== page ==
Nasdaq Dubai Offers Saudi Futures

20 January 2019  |  Admin
Nasdaq Dubai Offers Saudi Futures

In a recent announcement, Nasdaq Dubai, the DIFC-based exchange, said that it would be offering futures contracts on 12 leading Saudi equities. The Saudi futures will be added to the 17 UAE companies whose futures are already traded on the exchange. It also unveiled plans to offer index futures based on the MSCI UAE share index.

The development is noteworthy: It adds another option for investors wanting exposure to the region’s equities, offering exposure to Saudi stocks with a new level of sophistication, and continuing the maturity curve of the region’s capital markets towards more global standards. 

Futures are standardised contracts to buy or sell a particular asset at a set price, on a set date in the future. Traders worldwide use futures to reduce risk or to seek profits on changing markets. When the Dubai Gold and Commodities Exchange opened for business in 2005, it was the first futures market in the region, but although it offers single stock futures on global markets, its main trade is in precious metals and commodities. The option to trade Saudi and UAE single stock and index futures opens new opportunities for investors. 

The global market in futures is well-established: The Futures Industry Association calculates the total number of futures and options traded worldwide in the first half of 2018 reached 14.9 billion contracts, an increase of 19.7% compared to the first half of 2017.  The largest asset categories are equity indices (which showed 30% year-on-year growth), and single equities. Clearly, Nasdaq Dubai wants to attract some of this growth from both regional and international investors with its latest offering. 

The development will benefit both traditional regional investors, and the new institutional entrants to the region’s markets who are following Emerging Market index inclusion.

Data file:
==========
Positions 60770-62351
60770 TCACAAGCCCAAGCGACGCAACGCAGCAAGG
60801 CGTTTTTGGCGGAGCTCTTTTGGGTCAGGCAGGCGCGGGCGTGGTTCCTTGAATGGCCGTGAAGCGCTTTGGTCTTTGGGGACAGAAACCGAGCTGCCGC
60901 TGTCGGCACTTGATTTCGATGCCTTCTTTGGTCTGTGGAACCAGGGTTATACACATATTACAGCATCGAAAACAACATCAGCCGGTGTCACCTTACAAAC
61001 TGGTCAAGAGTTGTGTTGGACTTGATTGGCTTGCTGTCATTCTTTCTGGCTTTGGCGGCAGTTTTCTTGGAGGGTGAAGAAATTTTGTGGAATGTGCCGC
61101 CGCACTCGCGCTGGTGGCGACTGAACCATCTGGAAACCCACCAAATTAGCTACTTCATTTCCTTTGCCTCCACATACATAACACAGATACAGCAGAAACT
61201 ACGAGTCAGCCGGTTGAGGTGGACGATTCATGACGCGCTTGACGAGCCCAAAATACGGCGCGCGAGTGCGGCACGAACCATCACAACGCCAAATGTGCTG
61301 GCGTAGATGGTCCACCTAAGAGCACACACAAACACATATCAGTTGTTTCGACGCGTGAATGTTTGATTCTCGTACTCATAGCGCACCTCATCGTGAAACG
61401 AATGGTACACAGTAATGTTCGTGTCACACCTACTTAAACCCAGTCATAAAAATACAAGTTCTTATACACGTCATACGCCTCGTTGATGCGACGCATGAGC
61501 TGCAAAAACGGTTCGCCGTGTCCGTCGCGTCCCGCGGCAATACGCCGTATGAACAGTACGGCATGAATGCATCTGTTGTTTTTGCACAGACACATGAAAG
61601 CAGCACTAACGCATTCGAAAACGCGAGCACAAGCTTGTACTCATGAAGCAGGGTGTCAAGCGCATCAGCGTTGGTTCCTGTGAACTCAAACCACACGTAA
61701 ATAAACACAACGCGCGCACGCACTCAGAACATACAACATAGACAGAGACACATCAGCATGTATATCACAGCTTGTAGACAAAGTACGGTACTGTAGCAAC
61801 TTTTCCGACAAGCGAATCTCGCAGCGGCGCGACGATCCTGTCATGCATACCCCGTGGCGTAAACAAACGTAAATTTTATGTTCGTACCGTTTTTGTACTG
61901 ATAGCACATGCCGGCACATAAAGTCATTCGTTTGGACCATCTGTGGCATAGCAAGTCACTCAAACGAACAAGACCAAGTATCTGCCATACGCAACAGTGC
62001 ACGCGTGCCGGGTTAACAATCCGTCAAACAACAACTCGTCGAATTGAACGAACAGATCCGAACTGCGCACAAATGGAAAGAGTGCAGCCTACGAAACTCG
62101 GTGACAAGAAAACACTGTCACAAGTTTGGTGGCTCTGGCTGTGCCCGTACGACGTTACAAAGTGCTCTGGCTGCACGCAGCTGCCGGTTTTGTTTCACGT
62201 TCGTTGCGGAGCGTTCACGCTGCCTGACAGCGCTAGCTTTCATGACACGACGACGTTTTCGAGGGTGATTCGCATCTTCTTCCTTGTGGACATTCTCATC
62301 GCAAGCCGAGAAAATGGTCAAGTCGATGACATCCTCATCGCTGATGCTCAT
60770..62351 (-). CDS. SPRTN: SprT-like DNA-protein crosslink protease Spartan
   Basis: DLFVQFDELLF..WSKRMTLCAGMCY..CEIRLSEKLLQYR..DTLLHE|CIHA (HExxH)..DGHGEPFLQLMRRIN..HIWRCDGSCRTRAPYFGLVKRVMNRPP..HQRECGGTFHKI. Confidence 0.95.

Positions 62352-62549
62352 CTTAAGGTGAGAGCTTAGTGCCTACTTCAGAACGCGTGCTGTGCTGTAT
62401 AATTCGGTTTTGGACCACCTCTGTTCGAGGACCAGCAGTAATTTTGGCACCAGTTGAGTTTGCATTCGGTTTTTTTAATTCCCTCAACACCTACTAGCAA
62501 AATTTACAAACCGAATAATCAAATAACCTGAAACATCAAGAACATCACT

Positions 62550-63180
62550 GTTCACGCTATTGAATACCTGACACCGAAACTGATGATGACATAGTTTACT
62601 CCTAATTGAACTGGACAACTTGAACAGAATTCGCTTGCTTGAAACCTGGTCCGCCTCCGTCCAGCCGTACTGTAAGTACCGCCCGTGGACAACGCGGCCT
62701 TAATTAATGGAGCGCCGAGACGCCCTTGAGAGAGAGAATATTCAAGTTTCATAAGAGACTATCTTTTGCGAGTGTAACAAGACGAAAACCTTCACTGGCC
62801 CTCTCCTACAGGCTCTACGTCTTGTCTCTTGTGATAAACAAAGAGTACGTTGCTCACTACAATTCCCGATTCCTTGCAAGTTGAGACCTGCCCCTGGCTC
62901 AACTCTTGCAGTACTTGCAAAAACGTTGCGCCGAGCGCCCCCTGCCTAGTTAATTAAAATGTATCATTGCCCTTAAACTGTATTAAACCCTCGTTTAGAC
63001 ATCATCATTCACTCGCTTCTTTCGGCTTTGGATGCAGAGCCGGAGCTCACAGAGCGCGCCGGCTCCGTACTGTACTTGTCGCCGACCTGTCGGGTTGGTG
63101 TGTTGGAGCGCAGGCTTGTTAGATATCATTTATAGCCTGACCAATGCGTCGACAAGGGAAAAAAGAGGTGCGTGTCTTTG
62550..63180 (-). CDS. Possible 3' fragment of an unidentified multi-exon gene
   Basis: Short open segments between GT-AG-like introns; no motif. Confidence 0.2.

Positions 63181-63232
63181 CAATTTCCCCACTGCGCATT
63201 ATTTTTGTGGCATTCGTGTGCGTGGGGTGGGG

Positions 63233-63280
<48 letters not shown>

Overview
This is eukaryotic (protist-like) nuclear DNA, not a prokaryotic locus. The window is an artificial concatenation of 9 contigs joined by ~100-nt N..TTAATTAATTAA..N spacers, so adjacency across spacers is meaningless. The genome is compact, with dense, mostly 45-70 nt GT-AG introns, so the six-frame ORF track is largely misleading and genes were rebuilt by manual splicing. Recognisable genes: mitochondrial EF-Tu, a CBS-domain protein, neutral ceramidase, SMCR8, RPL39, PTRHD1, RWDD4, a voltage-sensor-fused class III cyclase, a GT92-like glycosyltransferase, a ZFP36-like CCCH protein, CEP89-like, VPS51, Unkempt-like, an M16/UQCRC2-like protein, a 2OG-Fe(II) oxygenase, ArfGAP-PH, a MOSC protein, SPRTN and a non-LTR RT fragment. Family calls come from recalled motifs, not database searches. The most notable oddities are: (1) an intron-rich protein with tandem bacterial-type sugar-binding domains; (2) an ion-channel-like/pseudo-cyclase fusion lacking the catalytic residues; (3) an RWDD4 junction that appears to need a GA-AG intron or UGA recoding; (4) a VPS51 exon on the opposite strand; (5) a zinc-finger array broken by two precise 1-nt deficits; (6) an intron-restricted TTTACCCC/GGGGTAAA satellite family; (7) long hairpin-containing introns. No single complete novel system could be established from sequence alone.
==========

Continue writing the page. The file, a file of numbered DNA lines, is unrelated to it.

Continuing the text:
Futures contracts are traded in huge numbers every day, and globally this is a very liquid asset class. By bringing this method of trading to Saudi stocks, Nasdaq Dubai is hoping that new levels of liquidity will be achieved, an important consideration and objective for listed firms. Deeper liquidity also ensures that prices do not fluctuate drastically, especially for contracts that are near maturity: large positions may be taken or cleared out quite easily without any adverse impact on price. 

The challenge for Nasdaq Dubai is that liquidity has proved elusive so far. The total value of equities traded on the exchange in 2018 was US$ 1.1 billion. The turnover in futures was even more anaemic, with around US$12 million in value traded in December. 

As with many of Nasdaq Dubai’s initiatives, though, the exchange would appear to be playing a long game, building the infrastructure for a thriving market before the demand is there. There are echoes here of the “build it and they will come” philosophy we explored last week in the tripling in size of DIFC. 

But liquidity is not the only benefit that futures might bring: It is difficult to trade on inside information in futures markets, for example. Positions are taken on fundamentals or on market trends, which often makes for a cleaner, more transparent market. 

And although the Nasdaq Dubai contracts are standardised, futures are a way of gaining exposure to a stock without the full cash exposure that regular trading entails, since leverage is a key element of futures. Nasdaq Dubai requires an initial payment of between 10% and 30% of the value of the trade, meaning that profits (or losses) can far exceed the initial investment. 

Futures are also an important vehicle to hedge or manage different kinds of risks. Companies engaged in international trade use futures to manage foreign exchange risk; others hedge their interest rate risk with futures, while hedging the price risk of commodities such as oil is common practice.  For long-term equity investors, futures can help to manage volatility and balance risk on their long positions, for example. 

For capital markets participants, anything that adds depth of liquidity, breadth of participants and risk mitigation is to be welcomed. The question of how firms should address futures holders through IR is another matter, however. 

Although liquidity on Nasdaq Dubai remains subdued, as interest grows in the Saudi market, these single stock futures could become another catalyst for investor attention, and IR teams need to be aware of this possibility. Careful monitoring of the futures being traded on your stock, along with the movement of the average price, can give an indication of market sentiment that may merit investigation. If your stock is being consistently sold on the futures market, you need to know why, and perhaps address any shortcomings in your equity story. 

If, on the other hand, your stock is outperforming in the futures market, some investigation may yield new insights into the market. 

Whatever the immediate outcome of Nasdaq Dubai’s move, the long term impact of the arrival of futures trading is important. And with a new breed of actively-managed institutional capital now arriving in the region, this asset class can be a valuable source of insight to IR teams and their management.